Your letter has come and I am grateful to you for it and for your offer of services. I shall venture to make use of you at once and you yourself have given me the hint. You say that things are not only quiet at Rome but too quiet for some people; that the mob grumbles as 'stingy Caesar' for not giving them largesse and games and hopes that he will treat them more generously when he comes back to Rome.* You approve of Caesar's policy, and so do I; let them go without their Games and do some honest work for a change. But I am not Caesar and I cannot afford to have my people grumbling. Therefore I must exhibit Games, and that is why I ask for your assistance.First of all, I shall have some fighting with wild beasts. I would have liked to have the sort of contest that I saw in Alexandria - some bulls against an elephant, but elephants cost too much for Procurators. The chief display will be half a dozen lions against a dozen Idumaean prisoners armed with darts. You can see at once that it will be an affair of tactics; if they can separate the lions, but there - I know you have a mind above such things. (They have six light darts each, so the odds are on the lions.) Some other prisoners - these are criminals - will fight on horseback against the bulls. These prisoners are chosen because they cannot ride. Later, the gladiators - and here you can assist me. I want to give the people a novelty. I find that they have rarely seen a Gaul and scarcely ever a Briton. Now I design a chariot-fight between Parthians on the one side and Gauls and Britons on the other. The chariots are here - I shall have six on each side - and I am getting the Governor of Syria to send me some Parthian prisoners. There will be six to drive and six to do the fighting. Can you get me the Gauls and Britons, especially the Britons? They must be used to chariot-fighting, and I want to buy them outright, so that those who survive can be used at other Games by me or loaned to friends. I should be very willing to have none but Britons if so many are available. There is much interest here in that island, and every one is asking why Caesar does not go in and add it definitely to our possessions. We shall never be really safe in Gaul until we do so. But, I know, caution is nowadays the word.**In this year Tiberius retired to the island of Capreae, in the Bay of Naples. He never returned to Rome.I have asked Alexander what the High Priest meant with his talk about a Jewish deliverer or Messiah, and I know that you, of all people, will want to hear his answer. Like everything in this strange country, it is a mixed question of religion and politics. Apparently the Jews are led by their sacred writings to believe that some day or other their God, who has chosen them out from all the peoples of the world (a funny notion), will re-establish them in the position which they held hundreds of years ago, when neither Romans nor Greeks had come upon them. But, says Alexander, their educated men and their rulers, like Caiaphas, are much too sensible to think that it can be done in these times of ours, and so they postpone the coming of a deliverer to the indefinite future, or even say that it applies not to this world at all but to another life succeeding this - a very sensible view to take, you will say, and so do I. But the ordinary Jew, who buys and sells or farms or fishes, sees the future differently. The more he is oppressed by barbarians, as he would say, like Greeks or Syrians, Egyptians or Romans, the more does he look forward to the coming of a deliverer, a sort of God, sent from his heaven to liberate the Jews; some of them even think that this deliverer will not only free Judaea but will conquer all the world. That is why Caiaphas spoke meaningly to me; there's never a rascal sets himself up anywhere in these parts but a horde will gather round him and believe his story that he is sent to be their King. 'What would Caiaphas and Annas make of that?' I said to Alexander. He never stirred a muscle. 'It is doubtful,' he said, 'how far the deliverer would require the services of a High Priest any more than of a Roman Governor. Annas and Caiaphas undoubtedly believe that the deliverer will come some day. They must believe no less, but they will be very slow to admit that he has actually come; the common people believe that he may come now and they may decide at any moment that he has arrived.'*Tiberius, following the maxims of Augustus, was reluctant to extend the boundaries of the Empire and the conquest of Britain was not seriously undertaken until A.D. 43, under the Emperor Claudius.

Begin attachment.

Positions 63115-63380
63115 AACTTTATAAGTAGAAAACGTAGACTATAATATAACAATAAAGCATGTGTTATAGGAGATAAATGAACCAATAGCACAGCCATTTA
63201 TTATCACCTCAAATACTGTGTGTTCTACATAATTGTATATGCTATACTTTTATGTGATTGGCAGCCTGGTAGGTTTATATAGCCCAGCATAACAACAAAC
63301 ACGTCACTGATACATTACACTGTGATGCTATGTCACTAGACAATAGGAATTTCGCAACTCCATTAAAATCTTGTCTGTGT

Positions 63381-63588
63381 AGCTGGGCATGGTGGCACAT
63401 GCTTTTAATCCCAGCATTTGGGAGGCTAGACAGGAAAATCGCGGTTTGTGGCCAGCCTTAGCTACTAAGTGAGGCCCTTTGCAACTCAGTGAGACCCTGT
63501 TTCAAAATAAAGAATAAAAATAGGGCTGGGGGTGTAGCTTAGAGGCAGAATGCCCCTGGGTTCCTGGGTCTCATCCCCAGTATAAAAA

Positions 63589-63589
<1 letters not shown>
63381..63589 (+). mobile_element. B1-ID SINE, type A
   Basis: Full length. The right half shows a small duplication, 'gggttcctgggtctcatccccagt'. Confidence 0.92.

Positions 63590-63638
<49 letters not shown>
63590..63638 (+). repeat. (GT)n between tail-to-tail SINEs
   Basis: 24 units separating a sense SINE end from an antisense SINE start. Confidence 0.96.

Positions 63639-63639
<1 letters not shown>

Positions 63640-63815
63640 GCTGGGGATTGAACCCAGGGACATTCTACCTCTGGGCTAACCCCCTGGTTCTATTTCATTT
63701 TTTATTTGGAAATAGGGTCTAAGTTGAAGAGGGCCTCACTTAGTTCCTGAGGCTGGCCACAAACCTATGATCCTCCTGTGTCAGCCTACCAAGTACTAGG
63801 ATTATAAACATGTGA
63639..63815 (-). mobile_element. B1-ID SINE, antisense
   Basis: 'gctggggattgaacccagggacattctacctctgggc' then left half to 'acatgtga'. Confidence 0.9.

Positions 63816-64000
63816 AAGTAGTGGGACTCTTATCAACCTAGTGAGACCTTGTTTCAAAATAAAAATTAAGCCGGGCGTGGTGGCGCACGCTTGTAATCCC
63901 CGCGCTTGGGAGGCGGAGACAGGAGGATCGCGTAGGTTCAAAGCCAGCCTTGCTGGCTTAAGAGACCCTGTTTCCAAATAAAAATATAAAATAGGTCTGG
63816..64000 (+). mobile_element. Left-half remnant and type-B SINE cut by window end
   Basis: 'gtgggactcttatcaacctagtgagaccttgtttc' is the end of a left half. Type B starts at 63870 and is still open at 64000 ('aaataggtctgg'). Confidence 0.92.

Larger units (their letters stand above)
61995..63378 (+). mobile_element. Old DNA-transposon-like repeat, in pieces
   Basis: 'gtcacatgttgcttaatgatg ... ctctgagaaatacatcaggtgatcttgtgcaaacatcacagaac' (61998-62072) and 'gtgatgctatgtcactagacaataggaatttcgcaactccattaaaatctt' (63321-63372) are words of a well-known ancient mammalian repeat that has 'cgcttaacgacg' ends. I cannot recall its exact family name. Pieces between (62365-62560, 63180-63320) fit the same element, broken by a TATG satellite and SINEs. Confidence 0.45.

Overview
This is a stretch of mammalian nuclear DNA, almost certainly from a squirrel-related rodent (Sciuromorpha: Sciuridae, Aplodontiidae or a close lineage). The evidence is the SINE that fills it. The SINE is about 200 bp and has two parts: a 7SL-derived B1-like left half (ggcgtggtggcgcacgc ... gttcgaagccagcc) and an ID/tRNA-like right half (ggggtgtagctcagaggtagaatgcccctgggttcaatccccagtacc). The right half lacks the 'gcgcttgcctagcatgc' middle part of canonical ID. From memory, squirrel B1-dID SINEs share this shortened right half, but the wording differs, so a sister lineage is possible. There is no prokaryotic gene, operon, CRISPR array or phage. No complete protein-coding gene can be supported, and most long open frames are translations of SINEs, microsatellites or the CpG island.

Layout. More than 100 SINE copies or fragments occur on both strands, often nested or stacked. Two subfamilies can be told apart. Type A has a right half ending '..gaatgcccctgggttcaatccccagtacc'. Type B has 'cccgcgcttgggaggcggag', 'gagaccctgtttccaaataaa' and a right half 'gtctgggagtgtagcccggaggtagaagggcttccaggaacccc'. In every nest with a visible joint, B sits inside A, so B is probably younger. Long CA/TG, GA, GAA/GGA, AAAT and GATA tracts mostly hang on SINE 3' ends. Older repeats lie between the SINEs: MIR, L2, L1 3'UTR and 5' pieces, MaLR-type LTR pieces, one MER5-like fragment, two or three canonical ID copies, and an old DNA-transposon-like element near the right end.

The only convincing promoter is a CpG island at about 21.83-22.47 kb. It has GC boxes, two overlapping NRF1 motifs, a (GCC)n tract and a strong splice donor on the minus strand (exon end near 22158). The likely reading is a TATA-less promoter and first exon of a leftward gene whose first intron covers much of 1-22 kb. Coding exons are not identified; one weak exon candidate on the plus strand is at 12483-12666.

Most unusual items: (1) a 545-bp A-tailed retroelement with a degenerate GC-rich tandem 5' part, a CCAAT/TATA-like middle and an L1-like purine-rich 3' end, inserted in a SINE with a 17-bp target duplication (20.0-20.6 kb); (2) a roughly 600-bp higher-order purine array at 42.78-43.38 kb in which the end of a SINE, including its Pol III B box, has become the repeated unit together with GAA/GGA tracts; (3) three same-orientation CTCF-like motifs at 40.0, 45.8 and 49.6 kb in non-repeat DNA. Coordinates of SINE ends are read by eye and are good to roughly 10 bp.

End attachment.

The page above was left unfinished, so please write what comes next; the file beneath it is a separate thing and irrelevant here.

Is it not a comic idea - this paltry little race, that has been overrun by half a dozen conquerors, carried into slavery, and scattered about the earth, believing that it is chosen out of all others and that its God, who has never been able to prevent its misfortunes, will send some one to overthrow Caesar and Rome? You would think that when they see we only keep 4,000 soldiers here they would know how weak and contemptible they really are, but I suspect that, though Caiaphas knows better, many of them think that those 4,000 are all that Rome has got. In any case, if you can rely on a God to perform all sorts of miracles, it does not matter how many soldiers are on the other side. I fear that some day they will require a lesson.
If you have the chance I beg you to commend me to Lucius Aelius Sejanus.* Pray tell him that I am contemplating making some new roads in this country and that I shall ask permission to call the first of them by his name. I shall write to him myself later. I had hoped to send him a present of the wine of the country, but oh, my dear friend, it is like vinegar. No wonder the Greeks here do a roaring trade in noble Chian and our warm Falernian.*The favourite of Tiberius, who at this time was the real ruler of the Empire. Later, he was denounced by his master from his retreat in Capreae, accused of conspiracy and hurried to execution.